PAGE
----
LM: He’s doing really well under Ange but I think he can still go to another level. He’s noticeably fitter and stronger and if he can just get more consistency… playing at that level more often and for longer… he’ll be a super important player for them. He already is. They struggle when he’s not there.

AD: A lot of commentators suggest he should have gone to a more technical league like the German or Dutch league – and he famously turned down Arsenal. Do you know why he did that?

LM: No, but it might have been more to do with his agent. I’ve heard people say he was worried Tommy would never get a game at Arsenal but I’ve also heard Tom genuinely loves Glasgow. And he’s playing for a team that has mostly dominated in the years he’s been at the club and that’s always attractive to a player, especially a player with so much finesse. He needs the team mates around him who can enable him… give him the time and space to do his thing and make the sorts of runs he needs. And Ange is the perfect manager for him with the perfect system so he must be pretty happy right now.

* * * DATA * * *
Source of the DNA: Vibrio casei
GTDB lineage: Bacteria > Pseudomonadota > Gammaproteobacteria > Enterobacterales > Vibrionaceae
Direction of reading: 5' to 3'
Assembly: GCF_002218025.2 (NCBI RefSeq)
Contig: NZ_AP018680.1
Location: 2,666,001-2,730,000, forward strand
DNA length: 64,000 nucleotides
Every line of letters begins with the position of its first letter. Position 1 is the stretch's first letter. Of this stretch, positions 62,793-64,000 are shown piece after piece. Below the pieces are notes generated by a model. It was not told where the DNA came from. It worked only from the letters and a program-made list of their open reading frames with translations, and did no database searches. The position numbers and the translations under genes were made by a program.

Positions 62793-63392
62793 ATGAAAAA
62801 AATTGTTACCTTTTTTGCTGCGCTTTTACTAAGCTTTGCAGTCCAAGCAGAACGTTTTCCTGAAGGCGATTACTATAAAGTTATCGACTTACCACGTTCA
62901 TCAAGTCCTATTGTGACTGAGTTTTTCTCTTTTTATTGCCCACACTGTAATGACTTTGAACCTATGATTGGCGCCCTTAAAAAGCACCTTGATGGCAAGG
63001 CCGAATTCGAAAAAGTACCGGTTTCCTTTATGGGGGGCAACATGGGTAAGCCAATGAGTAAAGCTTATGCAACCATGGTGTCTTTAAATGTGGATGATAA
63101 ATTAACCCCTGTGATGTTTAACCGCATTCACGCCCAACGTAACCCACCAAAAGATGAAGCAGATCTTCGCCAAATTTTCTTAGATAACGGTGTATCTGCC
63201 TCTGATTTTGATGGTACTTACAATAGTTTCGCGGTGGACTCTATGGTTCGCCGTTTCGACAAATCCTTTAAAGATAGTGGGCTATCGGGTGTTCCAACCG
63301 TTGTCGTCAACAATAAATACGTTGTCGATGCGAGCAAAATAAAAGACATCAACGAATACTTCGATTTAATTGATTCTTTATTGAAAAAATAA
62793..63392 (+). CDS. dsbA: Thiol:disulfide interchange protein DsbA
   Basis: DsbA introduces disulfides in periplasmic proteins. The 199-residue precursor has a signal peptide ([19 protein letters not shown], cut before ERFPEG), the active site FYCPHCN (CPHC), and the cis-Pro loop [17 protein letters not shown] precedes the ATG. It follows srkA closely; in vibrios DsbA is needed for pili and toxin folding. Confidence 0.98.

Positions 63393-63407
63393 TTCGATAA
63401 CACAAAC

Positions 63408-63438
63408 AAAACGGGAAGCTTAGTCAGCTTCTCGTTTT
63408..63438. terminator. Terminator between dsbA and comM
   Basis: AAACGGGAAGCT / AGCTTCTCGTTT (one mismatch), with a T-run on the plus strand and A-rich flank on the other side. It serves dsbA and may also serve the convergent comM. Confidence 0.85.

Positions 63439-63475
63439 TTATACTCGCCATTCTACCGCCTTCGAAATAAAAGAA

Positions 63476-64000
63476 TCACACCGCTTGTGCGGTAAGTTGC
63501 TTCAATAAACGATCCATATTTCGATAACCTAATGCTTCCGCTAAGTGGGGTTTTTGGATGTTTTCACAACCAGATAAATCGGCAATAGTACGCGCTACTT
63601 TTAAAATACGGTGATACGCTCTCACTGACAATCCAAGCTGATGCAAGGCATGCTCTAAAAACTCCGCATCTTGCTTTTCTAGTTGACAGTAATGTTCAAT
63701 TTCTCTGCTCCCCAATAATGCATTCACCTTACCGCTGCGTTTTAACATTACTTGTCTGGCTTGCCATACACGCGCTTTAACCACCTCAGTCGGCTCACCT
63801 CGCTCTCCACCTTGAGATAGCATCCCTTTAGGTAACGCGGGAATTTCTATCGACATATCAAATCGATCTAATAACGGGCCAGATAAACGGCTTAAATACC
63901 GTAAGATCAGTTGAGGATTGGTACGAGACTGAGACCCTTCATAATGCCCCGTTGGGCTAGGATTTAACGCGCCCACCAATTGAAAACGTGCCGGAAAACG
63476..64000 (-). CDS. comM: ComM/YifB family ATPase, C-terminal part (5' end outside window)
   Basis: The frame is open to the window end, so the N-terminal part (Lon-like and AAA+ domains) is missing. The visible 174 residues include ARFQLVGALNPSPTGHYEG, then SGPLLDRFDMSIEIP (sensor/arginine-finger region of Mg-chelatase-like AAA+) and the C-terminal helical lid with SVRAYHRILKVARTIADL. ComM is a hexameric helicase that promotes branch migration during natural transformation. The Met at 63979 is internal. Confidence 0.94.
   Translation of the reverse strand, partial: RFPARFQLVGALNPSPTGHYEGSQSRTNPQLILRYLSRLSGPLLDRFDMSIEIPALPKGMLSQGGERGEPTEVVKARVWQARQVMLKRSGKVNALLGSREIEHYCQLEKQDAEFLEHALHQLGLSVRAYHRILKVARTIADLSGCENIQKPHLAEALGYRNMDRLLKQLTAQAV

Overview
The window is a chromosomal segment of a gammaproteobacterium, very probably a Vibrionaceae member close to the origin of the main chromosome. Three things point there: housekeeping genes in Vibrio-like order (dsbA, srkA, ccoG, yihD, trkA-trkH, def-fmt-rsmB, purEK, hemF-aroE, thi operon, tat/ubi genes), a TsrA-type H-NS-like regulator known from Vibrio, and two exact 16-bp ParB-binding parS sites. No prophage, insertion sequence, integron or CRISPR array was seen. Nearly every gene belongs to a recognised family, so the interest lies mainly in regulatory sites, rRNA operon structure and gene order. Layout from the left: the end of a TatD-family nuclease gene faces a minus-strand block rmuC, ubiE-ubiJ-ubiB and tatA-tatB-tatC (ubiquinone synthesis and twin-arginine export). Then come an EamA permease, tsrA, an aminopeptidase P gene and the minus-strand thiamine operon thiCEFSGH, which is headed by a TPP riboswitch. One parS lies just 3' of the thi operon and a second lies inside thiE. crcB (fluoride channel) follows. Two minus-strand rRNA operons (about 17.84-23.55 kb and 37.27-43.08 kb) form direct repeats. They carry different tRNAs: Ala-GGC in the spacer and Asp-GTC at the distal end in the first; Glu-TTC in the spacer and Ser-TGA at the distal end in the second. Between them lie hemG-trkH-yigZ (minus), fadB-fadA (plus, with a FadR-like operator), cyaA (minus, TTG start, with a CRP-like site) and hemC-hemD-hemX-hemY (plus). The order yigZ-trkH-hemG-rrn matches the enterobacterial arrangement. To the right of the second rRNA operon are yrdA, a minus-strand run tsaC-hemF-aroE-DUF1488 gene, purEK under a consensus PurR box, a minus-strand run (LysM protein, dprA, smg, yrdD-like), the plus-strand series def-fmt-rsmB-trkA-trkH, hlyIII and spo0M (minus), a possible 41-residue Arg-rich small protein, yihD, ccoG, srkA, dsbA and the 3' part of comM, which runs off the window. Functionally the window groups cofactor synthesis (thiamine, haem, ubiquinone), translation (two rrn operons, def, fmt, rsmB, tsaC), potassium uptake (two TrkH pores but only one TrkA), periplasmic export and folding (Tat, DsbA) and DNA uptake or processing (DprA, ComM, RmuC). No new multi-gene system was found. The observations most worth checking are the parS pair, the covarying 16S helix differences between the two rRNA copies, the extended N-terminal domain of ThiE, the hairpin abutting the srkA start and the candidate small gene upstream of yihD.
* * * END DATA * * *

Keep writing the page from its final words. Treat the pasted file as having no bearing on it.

AD: As a Celt myself I’m delighted he’s in the Hoops but what do you think? Do you wish he was at Rangers?

LM: Well he’s tainted now, isn’t he. We could always use a player with his level of skill... especially with his left foot, but you could count on one hand the players who’ve played for both clubs. There’s a reason for that.

AD: Which other Celtic players have impressed you since Ange came on board?

LM: Ralston… the captain McGregor is really important to Ange’s style. And Kyogo is a fantastic player when he’s not diving about to win penalties. He’s letting himself down with that sort of behaviour.

AD: Rangers players of course don’t need to dive when the refs are so prone to “honest mistakes”. Ask the Hibs fans how they feel about that. He’s not brought in any Australians yet. If you were to identify just one Aussie player who’d do well for Ange…

LM: Definitely Mooy. He’s perfect for Ange’s system… attacking midfielder who wins tackles and sets up chances. Fantastic dead ball player, and I hear his family are already in Glasgow. I’d be amazed if they haven’t had a few quiet discussions. We’d take him like a shot at Rangers. Another one Ange could look at is Adam Taggart… exactly the sort of finisher Ange doesn’t already have and he’s done well in Asia in strong leagues... always in the right place.

AD: The Scottish media have a reputation for trying to goad a headline out of managers but Ange seems to be holding them off pretty effectively…